Eight years ago, after convincing the Missouri Department of Transportation to put its iconic hand water pump back in its rightful place in the middle of Main Street in La Russell, the community started a tradition that has grown into more than anyone dreamed.


Eight years ago, after convincing the Missouri Department of Transportation to put its iconic hand water pump back in its rightful place in the middle of Main Street in La Russell, the community started a tradition that has grown into more than anyone dreamed.
This year on Thanksgiving evening, hundreds of people, at least three or four times La Russell's population in 2010 of 110, lined Main Street between Whitehead Farm Supply and the Post Office for the eighth annual Lighting of the Pump Parade.
With the sound of the train whistle blowing at the Post Office, Brandon Graf, grandson of the late A.E. “Nunny” Graf, a man who lobbied the state to keep the pump in its place, played his bagpipes and led the parade north.
Linda Heman, one of the organizers and a member of the Humdingers, kazoo band, called this the smallest parade in Missouri, but if it keeps growing every year, she may have to stop calling it that.
“Every year it gets bigger, everyone just gets a kick out of it,” Heman said. “I walked around today thinking what in the world have we brought, all these cars coming into town and people from Joplin calling me and saying they were coming. It's just gotten crazy and you know the people in the parade, and even if you don't, it's just fun.”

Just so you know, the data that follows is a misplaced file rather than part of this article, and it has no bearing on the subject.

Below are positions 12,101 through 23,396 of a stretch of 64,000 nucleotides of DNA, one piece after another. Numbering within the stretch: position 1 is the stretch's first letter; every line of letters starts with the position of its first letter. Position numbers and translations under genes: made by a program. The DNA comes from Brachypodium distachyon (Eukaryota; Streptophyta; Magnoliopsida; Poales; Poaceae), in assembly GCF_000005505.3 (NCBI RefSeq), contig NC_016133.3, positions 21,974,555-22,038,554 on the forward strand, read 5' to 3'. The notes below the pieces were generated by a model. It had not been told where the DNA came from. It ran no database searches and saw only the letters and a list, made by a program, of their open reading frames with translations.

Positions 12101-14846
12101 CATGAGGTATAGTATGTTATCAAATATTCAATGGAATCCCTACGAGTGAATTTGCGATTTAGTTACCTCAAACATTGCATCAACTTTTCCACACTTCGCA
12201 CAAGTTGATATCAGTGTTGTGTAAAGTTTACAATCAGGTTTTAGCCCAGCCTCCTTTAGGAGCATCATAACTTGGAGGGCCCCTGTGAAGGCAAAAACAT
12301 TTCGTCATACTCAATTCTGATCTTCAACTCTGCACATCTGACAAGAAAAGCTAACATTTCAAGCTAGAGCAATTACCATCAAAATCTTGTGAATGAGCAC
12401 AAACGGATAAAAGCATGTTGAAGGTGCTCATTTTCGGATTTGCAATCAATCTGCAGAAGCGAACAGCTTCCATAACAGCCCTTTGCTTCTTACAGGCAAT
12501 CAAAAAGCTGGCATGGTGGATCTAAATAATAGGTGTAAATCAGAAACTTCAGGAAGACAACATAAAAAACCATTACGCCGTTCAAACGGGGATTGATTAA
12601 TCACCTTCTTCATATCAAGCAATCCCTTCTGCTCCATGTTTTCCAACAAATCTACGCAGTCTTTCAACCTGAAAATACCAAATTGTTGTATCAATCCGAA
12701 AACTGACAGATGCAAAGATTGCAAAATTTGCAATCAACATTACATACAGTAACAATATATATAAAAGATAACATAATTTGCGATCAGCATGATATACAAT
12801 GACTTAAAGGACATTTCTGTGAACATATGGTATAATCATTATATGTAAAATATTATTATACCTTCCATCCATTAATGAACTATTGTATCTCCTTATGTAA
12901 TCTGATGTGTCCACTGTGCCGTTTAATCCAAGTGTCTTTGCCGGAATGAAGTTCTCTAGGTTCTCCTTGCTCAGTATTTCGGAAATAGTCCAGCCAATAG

Chris Heman, Linda's stepson, brought his family to the parade from Seattle for the first time, and he was impressed.
“It really was like a Hallmark movie as we witnessed couples walking away holding hands,” Chris Heman said. “The only thing we couldn’t verify was if there was a rekindled love from years past that came alive when the fireworks lit the sky.”
More than a dozen floats, fire trucks and the famous Humdingers marched down the street to the waiting pump.
Once the last float had come to the north end of Main Street, the switch was thrown and the pump, with a small Christmas Tree accompanying it, were lit, and fireworks were set off up the street to the north of the crowd.
Then it was time to give out the awards, five of them.
The Ain't No Turkey award went to the float created by Bill and Calvin; third prize, also known as the Rock On Award, went to the Everetts Family; second place to Bruce and Laurann Robertson, who drove their float in from Lamar; the Pump's Choice Award went to the Whitehead, Gwin and Heman family float; and the Grant Prize went to the Sommers Family for their Charlie Brown float.
With the eighth annual parade in the books, Linda Heman said the parade is an example of a small town creating it's own day in the sun.
“I think it's just everyone getting out and having a good time and seeing what you can actually do in a small town,” Heman said. “You think you come from a small town and you can't do anything, this is proof that you can have a crazy idea and one time a year, people can act silly and dress up in tutus with lights on them. It's a lot of fun.”